TORONTO - A Canadian blogger's frustration with the new maps app for Apple's iPhone 5 inspired him to experiment with how effective it is at navigating around his home province of Ontario.
The results left him even more disappointed in Apple.
Jason Matheson wrote a program to compare all the entries in Ontario's official list of cities and towns against the location data in Apple's maps app.
According to Matheson's analysis of 2,028 places in Ontario, only 20 per cent were correctly identified in Apple's maps app, 19 per cent were "close," 27 per cent were incorrect and 34 per cent were missing.
His test was conducted just before Apple CEO Tim Cook sent an open letter to customers saying he was "extremely sorry" that users were disappointed with the app, which replaced the Google Maps app that had previously been installed on Apple devices.
When the iPhone 5 was first released, Apple claimed its app was "the most beautiful, powerful mapping service ever." It has since stopped using that line in its marketing efforts.
Being from a rural area north of Toronto, Matheson was frustrated that Apple's app seemed more capable of helping users in urban areas but not smaller locales.
"Being born and raised outside of Toronto that really bugged me because up until then I never had any problems with the maps application" designed by Google," Matheson said.
"You try to search for a town and there's no result, or the results that come in are coming in from other countries, or they're just all mislabelled."
One of the more grating examples he encountered was a search for Bracebridge, a popular area for cottaging about 200 kilometres north of Toronto. A search for Bracebridge in Apple's maps app does turn up a result, but it's far east of the town. Someone relying on the app for directions to Bracebridge might end up wasting a fair bit of extra time on the road before realizing they arrived in the wrong place.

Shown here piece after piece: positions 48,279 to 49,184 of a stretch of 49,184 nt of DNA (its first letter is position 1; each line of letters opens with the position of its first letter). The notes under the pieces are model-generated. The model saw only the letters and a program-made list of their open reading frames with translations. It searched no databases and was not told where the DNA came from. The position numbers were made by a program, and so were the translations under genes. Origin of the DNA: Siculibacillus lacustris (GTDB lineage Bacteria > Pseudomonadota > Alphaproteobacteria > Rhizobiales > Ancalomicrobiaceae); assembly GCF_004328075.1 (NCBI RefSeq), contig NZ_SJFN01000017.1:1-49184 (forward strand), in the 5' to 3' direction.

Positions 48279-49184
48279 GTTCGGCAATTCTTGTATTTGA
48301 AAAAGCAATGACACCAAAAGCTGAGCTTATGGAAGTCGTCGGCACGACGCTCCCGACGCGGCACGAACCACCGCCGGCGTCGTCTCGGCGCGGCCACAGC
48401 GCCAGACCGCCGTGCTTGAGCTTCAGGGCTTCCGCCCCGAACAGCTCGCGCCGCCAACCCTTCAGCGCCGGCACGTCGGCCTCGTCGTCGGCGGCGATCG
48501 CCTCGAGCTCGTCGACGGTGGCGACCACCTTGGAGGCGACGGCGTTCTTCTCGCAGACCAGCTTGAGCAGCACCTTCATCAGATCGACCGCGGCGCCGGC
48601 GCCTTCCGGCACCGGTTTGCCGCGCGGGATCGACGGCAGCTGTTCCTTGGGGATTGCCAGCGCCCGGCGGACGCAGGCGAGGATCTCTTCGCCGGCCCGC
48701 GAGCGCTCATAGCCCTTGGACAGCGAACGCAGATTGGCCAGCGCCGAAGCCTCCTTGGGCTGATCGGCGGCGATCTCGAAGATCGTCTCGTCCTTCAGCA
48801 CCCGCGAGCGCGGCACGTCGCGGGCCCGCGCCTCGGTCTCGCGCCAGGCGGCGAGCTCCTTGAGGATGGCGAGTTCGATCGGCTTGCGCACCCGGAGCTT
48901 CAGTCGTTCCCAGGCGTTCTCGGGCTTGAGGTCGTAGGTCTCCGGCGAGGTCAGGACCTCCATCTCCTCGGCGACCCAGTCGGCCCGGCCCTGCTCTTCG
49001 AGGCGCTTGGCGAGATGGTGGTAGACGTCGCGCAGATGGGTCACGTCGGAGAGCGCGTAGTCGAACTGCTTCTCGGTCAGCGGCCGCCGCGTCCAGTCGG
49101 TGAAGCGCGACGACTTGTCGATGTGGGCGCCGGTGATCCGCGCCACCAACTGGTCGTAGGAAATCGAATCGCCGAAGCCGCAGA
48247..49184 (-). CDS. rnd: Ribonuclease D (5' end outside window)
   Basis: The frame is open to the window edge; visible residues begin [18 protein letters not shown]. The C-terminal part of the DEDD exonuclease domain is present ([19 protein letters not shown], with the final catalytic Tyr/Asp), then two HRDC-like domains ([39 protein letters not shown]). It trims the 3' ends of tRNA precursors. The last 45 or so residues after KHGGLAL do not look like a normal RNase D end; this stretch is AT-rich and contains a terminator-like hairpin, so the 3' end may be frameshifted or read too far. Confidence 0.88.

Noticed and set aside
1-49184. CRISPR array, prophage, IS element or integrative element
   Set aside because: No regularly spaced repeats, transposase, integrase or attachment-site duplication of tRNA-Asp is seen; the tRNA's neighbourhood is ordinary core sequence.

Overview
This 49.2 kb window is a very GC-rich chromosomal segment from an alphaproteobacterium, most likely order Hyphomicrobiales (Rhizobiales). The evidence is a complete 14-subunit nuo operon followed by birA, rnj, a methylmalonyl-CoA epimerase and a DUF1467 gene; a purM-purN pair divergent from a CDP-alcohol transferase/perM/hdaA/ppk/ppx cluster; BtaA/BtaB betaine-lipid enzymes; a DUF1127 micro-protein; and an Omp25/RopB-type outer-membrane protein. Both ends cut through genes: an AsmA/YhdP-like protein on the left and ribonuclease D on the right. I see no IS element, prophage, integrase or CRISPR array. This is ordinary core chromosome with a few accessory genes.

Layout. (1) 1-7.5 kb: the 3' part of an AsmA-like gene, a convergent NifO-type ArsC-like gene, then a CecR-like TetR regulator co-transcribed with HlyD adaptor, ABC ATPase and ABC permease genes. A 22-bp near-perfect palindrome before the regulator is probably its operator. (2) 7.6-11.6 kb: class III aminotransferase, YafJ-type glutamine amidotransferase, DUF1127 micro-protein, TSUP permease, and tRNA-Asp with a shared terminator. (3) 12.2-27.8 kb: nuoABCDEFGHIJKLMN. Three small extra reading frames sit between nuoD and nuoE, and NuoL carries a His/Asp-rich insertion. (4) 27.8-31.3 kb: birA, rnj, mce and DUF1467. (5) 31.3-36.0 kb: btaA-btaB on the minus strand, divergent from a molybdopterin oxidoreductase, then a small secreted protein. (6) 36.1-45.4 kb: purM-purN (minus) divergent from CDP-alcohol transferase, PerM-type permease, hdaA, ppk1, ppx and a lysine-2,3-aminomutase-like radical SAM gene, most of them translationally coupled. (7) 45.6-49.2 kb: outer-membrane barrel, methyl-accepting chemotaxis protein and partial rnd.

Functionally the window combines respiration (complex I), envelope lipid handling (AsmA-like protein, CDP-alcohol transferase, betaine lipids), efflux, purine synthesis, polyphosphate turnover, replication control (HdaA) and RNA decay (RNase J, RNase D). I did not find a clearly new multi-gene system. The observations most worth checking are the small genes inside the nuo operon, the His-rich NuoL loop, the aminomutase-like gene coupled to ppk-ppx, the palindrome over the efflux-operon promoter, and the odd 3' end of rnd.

"Lots of times (a search result) looks like it's OK but once you start zooming in the pin would be in a river or a forest," Matheson said.
He was also frustrated that Apple's technical support team blamed his maps issues on the phone and not on the software.
"Apple's support team was getting me to reset my phone and telling me my GPS in the phone might not be working, they had no clue what was going on."
Matheson said he hasn't run a similar test with Google Maps — to see what errors or omissions that app might have in Ontario — but never had a problem with its effectiveness in previous years.
As of Tuesday morning, Matheson's blog post about his test had been viewed 45,000 times in just a few days. He said he's received hundreds of emails sharing similar stories of frustration with the maps app. Unfortunately, he's also received an unexpectedly large amount of hate mail, too.
"I've got a lot of email from people who, I guess, don't like me too much because of the posting and have been threatening me and stuff like that. It goes both ways."
A spokewoman for Apple said the company had no comment on Matheson's blog post.
Jason Matheson's test of Apple's maps app: http://bit.ly/P8Lrb5